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Wednesday, January 22, 2020
MV Laganbank

50 British built ships over a ten-year period from 1957 to 1967.

Post WW2, the Bank Line embarked on a massive building programme, and one which only peaked in the 1970s. Looking back, some 50 years later, it seems even more remarkable that all those vessels all came from British yards, namely, Harland and Wolff in Belfast, William Doxford in Sunderland, and Messrs Swan Hunter on Tyneside. Those were the days of British shipping successes. In 10 years, from 1957 to 1967, no less than 50 new vessels were launched for the Bank Line, often without much of a ceremony, and it is a tribute to the owners, managers, and staff that these vessels could be absorbed so readily and gainfully into the worldwide fleet. It was a staggering achievement by the yards and included a steady improvement in design and features as the years passed. By contrast, it seems almost bizarre that today, not only the building yards, but the Merchant Navy itself has shrunk beyond any significant presence.

The design of the Bank Line ships, so crucial to success, was altered year on year as the needs of the trade became clearer, but it was a moving target, some would say a blurred target, as the traditional break bulk cargoes reduced in volume bit by bit, and shippers started demanding boxes. In the traditional US Gulf loading ports of the company, shippers were starting to express a preference for 40 ft containers which swiftly exacerbated the onboard problem.

Within the fleet, in these heady years of expansion, a competent deck officer could look forward to an early command after just a few voyages in the Chief Officer position, and barely 30 years old. There was also a good chance in the first few years of command of being asked to take out a brand-new vessel from the building yard, something rather special in a normal career. It was a great attraction and helped to retain Officers in a company where signing on for two years was still the rule. After all, wives and girlfriends ashore were always competing for loyalty and affection!

After this frenzied period, there followed another important 12 ship order from Wm Doxford in 1972. These were handsome vessels with 4 hatches ahead of the bridge, and one aft, and they were called the ‘Fleetbank’ class. Altogether then, some 75 ships were built over a 20 year period, a truly amazing record.

Bank Line already had a history of building a series of ships, with the inter war years seeing a similar picture. This was coupled with an early faith in the Doxford oil engine, and also the opposed piston arrangement. This came with advantages and some disadvantages, but trial and error saw a gradual and satisfactory improvement, sufficient for the company to continue with this type of propulsion. Onboard the ships with these engines, there was a satisfying clatter in the engine room, machine gun like, when running at full capacity.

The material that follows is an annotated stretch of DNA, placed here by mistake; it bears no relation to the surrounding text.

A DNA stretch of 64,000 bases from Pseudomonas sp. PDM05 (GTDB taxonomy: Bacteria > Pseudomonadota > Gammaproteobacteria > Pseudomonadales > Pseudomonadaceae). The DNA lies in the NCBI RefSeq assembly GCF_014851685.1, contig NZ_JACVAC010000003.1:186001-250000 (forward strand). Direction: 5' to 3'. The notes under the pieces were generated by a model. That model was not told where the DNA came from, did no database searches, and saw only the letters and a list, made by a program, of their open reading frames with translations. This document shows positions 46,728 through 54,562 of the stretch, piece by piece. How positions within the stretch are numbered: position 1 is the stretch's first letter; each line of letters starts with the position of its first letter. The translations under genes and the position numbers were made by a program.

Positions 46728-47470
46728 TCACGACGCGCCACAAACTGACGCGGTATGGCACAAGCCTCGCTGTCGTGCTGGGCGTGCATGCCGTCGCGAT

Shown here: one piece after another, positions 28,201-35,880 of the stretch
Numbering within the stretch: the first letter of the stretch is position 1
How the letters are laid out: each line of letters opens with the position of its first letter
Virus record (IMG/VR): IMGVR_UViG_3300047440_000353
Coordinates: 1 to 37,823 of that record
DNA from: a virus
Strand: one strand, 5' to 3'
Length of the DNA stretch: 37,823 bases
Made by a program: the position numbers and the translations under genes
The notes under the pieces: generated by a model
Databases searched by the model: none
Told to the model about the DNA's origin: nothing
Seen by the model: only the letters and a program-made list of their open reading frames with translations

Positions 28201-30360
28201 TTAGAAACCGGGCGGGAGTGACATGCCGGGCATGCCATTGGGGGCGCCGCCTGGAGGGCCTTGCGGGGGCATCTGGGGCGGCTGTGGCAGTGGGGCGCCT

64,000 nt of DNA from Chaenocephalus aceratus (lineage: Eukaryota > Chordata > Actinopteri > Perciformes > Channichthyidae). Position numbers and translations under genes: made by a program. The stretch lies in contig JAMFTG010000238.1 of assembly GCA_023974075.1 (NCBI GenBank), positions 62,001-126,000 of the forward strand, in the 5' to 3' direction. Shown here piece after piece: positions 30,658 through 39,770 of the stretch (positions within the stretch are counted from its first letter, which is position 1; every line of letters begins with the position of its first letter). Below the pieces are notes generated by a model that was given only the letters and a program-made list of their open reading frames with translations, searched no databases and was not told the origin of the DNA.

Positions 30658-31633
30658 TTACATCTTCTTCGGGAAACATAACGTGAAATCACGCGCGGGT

When Andrew Weir was in his prime in the early 1920s, and eagerly forging ahead, he placed a single order with Messrs Harland & Wolff Ltd for 18 ships. This was seen as a great act of faith in the yard. By this time, he had already made his mark in maritime history by owning the largest fleet of British sailing ships, and this had been achieved at a relatively young age. Some of the new motor ships of the 20s were allocated to Harland’s Goven yard on the Clyde to spread the workload. They were all twin-screw vessels giving a good turn of speed of 14 knots, and presumably worth the additional cost of spares and maintenance which two engines entailed. No less than 9 of these ships were lost in WW2, and another wrecked, but those that survived all put in over 30 years’ service, and could be seen in ports around the world, toiling away with steam winches and lattice type derricks well into the 1950s. The vessels were named: Inverbank, Glenbank, Birchbank, Cedarbank, Comliebank, Clydebank, Alynbank, Elmbank, Forresbank, Nairnbank, Weirbank, Larchbank, Myrtlebank, Levernbank, Olivebank, Oakbank, Speybank and Springbank. Not particularly handsome, they were never-the-less the backbone of the Bank Line fleet between the wars, and one, the Myrtlebank stayed in the fleet for 35 years before going to the scrapyard in Hong Kong.

Fast forward to the 1950s. The steady parade of new vessels meant that the oldtimers could finally be phased out of the fleet, and the warbuilt ships went with them. They had given valuable service and provided much needed capacity. Andrew Weir (later Lord Inverforth) had recently passed on at the age of 90, and still attending the office, but his unique global network of Agents, trades, and established routes took up the challenge readily. Soon, the shiny new hulls could be seen in ports all around the globe. They were aided by a very able chartering department who joined up the dots of regular and time honoured routes by spot charters when needed. It was a giant chess game for those involved. The term ‘tramping’ is often used in connection with Bank Line activities, but the true story is much more sophisticated. A glance at the sailing schedules and the advertising of the day showed a bewildering commitment to regular lines, and that bewilderment included some from employees of the company! A magnificent ‘spider’s web’ of routes encompassed the globe. The House Magazine of the time carried a list of ships under the heading “Where are they now?” and they might well have asked!

Read the rest of this article with additional pictures in Sea Breezes Magazine - August 2019 Issue
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